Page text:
By Carly DeFilippo
It used to be that once you entered the workforce, you stayed with the same company for 30-40 years, and then you retired. But for the generation entering the workforce today, exploring a wide range of career options is far more attractive than staying on one set path from the start.
The ability to develop more than one skill set or area of expertise over the course of her career was what attracted Chef Sarah Chaminade to the culinary industry. From commercial bakeries and catering to high-end hotel dining, there are few environments where Sarah hasn’t tested her pastry chops.
“Depending on your personality or the place you are at in your life, the culinary industry offers a lot of options,” explains Sarah. “With a degree in pastry, I could do food styling, writing or just focus on an area of specialty production like cakes or artisanal chocolate. It was really up to me to push myself to succeed wherever my passion landed.”
That passion for cooking and baking was clear to Sarah from a very young age. Growing up, she watched countless PBS cooking shows and—to the chagrin of her brothers—would even watch the Cuisinart instructional VHS cassette tape on repeat. As soon as she got her driver’s license, Sarah sought jobs in professional culinary kitchens, and by her senior year of high school, she knew that culinary school was the choice for her.
Intrigued by both the artistic elements and the precise science of baking, Sarah pursued a pastry degree at the Culinary Institute of America. After graduation, she found work in nearby New Paltz, where she was valued as much for her former experience in the culinary side of the kitchen as she was for her formal pastry training. “I always tell students that even as a pastry cook it’s great to have a working knowledge of basic culinary skills. The ability to jump in anywhere in the kitchen makes you much more of an asset during a busy shift.”
Eventually, Sarah relocated to Connecticut, working in a commissary pastry kitchen that created baked goods for retail, off-site catering and wholesale production. There she discovered a unique passion for the holiday season—the busiest time of year in any chef’s schedule. “I liked the planning that went into the holidays,” Sarah explained. “Everything needs to be perfectly organized for mass production, and my interest in that kind of planning meant that I quickly advanced from a pastry cook to a pastry sous chef.”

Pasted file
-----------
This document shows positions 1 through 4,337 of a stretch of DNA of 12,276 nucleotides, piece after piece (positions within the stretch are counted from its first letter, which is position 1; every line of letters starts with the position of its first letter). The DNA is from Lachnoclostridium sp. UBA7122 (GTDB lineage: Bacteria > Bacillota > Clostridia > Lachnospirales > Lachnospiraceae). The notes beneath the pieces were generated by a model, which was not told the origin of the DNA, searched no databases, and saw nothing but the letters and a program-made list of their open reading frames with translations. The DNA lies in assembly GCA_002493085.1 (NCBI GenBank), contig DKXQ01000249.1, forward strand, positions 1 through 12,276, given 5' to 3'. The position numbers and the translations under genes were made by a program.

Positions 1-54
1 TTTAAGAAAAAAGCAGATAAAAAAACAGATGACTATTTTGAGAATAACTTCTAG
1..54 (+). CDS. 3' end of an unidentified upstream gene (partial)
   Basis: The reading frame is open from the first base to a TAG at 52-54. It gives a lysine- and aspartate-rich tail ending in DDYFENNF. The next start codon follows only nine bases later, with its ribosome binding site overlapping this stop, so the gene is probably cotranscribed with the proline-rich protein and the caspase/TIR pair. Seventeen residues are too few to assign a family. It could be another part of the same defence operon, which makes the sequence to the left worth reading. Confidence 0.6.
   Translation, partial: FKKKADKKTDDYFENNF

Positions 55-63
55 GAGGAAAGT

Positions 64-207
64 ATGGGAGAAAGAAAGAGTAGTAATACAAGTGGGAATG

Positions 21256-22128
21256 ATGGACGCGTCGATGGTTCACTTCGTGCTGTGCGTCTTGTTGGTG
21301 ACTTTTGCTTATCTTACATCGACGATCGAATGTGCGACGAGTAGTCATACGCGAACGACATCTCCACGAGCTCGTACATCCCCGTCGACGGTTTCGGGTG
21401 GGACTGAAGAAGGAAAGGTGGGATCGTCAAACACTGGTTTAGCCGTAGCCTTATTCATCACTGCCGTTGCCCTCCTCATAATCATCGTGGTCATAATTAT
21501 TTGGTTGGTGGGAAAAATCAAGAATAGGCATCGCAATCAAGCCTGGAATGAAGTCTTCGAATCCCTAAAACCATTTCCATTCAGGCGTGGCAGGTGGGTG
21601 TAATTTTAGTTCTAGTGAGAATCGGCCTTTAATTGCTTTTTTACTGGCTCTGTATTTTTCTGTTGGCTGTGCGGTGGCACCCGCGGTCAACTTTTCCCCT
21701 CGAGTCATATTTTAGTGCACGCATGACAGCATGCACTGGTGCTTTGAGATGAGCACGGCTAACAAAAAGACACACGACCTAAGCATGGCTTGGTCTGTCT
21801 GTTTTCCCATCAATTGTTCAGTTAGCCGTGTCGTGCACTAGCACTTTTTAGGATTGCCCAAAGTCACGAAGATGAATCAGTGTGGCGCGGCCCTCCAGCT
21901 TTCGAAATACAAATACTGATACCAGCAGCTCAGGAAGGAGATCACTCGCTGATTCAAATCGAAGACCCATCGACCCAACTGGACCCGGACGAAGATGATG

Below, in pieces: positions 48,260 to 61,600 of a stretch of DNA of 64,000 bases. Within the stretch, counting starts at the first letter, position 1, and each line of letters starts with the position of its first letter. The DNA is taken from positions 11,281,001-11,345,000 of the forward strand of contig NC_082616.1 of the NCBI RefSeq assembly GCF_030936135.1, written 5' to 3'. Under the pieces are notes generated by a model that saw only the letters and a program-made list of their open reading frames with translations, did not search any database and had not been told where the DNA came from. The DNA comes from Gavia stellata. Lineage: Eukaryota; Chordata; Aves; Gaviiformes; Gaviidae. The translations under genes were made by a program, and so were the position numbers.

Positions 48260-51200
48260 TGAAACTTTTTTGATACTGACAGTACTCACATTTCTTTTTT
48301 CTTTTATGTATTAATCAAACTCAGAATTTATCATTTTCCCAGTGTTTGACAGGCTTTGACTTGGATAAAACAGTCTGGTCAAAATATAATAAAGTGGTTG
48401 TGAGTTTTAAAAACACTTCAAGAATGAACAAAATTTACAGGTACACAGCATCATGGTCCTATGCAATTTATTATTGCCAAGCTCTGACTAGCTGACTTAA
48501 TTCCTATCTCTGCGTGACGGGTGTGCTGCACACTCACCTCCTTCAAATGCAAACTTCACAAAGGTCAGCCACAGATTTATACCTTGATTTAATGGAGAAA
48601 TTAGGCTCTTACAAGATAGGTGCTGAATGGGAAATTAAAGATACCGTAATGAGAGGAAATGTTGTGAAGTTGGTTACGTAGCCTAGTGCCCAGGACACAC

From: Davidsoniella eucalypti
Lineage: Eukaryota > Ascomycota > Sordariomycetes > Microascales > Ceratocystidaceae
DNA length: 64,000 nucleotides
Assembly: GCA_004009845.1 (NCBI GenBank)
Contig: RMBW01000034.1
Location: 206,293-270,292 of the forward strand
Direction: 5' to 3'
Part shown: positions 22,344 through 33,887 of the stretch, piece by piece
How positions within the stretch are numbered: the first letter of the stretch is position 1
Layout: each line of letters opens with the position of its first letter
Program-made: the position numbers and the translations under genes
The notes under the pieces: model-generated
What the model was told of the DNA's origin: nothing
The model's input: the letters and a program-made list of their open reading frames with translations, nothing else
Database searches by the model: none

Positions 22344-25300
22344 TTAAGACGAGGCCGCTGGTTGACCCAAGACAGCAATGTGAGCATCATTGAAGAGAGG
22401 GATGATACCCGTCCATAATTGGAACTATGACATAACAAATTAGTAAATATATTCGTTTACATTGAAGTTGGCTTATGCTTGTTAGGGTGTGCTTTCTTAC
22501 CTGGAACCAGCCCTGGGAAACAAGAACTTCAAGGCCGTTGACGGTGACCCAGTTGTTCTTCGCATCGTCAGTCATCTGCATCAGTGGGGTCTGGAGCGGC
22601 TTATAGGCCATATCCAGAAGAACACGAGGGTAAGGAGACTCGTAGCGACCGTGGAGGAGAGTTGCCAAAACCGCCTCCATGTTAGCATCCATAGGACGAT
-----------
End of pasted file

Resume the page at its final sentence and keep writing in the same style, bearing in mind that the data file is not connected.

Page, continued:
Sarah also found that she enjoyed the camaraderie of working events. “In catering, you’re often working long hours, and you have to look out for each other to survive. If the project at hand is to produce 1,000 petits gateaux, then everyone better pitch in to pull it across the finish line.”
Though she enjoyed working in these high-volume environments, Sarah was eager to test her skills in a restaurant environment. She got her chance in Stamford, CT, as the opening pastry chef for the Saltwater Grill. It was the first time Sarah had worked the opening of a restaurant, and when the New York Times came to call, the review prominently featured—and complimented—Sarah’s plated desserts.
After a few years at Saltwater Grill, Sarah relocated to Long Island, taking a position as the executive pastry chef at the four-star Garden City Hotel. Her former high-volume production and planning skills came into play, overseeing the production of pastries and desserts for two restaurants and in-room dining, as well as banquet events ranging from 12 to 500 guests. “Of all the challenges in my career, I really enjoyed my time at the Garden City Hotel,” says Sarah. “It gave me the opportunity to utilize all the skills I had learned over the years—from pastry and bread baking, to plated desserts, petit fours and wedding cakes—I got to do it all at one company.”
After more than 16 years in the industry, Sarah had earned her stripes in more types of kitchens than the average chef sees in their lifetime, and teaching began to appeal to her as a new challenge. “I knew that at ICE I would be surrounded by instructors from a wide range of backgrounds, enabling me to stretch my skills further, and I could share my diverse experience with the next generation of chefs.”
As an instructor, Sarah’s focus goes beyond perfect piping or pastry dough: “I feel very strongly that it’s my job to prepare students for the realities of a culinary career. There are strict time constraints, and you have to go in with a professional attitude. I also try to teach students to pay attention to what’s going on beyond their station. That was the secret to my success—keeping my eyes open and always trying to absorb all the other skills and recipes executed by other members of the kitchen crew.”
Chef Sarah reminds her students that every task is ripe with opportunity: “Every kitchen needs someone to scoop ice cream. Maybe it doesn’t seem like you need professional training to do that, but if you can do it perfectly—and quickly—people will notice. And that’s the beginning of your reputation. Everything you do is an opportunity to prove that you’re the right person for the job.”
Hone your pastry chops with Chef Sarah at ICE. Click here to receive free program information.